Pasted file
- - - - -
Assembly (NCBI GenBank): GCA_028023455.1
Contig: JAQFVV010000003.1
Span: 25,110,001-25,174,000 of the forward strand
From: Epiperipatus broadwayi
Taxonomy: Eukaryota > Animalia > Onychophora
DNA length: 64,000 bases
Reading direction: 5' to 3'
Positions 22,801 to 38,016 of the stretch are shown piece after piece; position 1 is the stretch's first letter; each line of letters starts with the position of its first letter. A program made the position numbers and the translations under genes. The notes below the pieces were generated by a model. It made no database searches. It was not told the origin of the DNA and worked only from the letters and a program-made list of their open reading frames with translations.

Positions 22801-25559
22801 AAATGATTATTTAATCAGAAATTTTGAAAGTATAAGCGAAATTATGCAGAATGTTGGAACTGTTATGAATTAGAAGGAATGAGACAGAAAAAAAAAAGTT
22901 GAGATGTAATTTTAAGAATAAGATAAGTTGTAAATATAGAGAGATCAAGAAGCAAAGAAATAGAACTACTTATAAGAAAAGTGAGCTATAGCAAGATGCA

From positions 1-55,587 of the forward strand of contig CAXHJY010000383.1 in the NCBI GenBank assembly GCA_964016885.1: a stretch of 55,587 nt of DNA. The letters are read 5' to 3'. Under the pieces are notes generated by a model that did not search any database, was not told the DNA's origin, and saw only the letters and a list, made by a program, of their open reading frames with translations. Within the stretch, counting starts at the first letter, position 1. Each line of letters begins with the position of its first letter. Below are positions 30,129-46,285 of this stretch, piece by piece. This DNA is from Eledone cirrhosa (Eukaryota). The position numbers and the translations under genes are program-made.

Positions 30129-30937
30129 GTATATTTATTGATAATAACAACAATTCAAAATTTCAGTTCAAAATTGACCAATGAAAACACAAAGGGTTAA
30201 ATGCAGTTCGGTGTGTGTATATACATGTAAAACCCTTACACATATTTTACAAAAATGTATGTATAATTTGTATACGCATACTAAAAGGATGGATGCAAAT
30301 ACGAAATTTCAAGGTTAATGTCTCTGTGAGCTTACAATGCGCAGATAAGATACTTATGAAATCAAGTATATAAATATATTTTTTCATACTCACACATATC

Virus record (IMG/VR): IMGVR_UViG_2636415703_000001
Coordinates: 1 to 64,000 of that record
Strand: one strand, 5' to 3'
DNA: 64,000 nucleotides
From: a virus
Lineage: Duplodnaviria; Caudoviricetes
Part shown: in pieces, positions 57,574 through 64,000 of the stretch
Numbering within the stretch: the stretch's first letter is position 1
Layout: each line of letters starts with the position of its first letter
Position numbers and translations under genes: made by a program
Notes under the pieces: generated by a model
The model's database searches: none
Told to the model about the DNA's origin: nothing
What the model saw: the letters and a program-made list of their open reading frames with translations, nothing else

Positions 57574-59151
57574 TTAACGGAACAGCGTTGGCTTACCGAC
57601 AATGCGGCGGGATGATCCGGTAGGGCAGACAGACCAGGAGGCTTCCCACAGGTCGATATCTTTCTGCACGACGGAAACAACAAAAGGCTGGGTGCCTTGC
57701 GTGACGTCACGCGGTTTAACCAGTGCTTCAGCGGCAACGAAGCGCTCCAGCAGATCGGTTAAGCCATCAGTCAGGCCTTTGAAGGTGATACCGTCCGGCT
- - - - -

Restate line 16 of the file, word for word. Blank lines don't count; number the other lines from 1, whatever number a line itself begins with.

30301 ACGAAATTTCAAGGTTAATGTCTCTGTGAGCTTACAATGCGCAGATAAGATACTTATGAAATCAAGTATATAAATATATTTTTTCATACTCACACATATC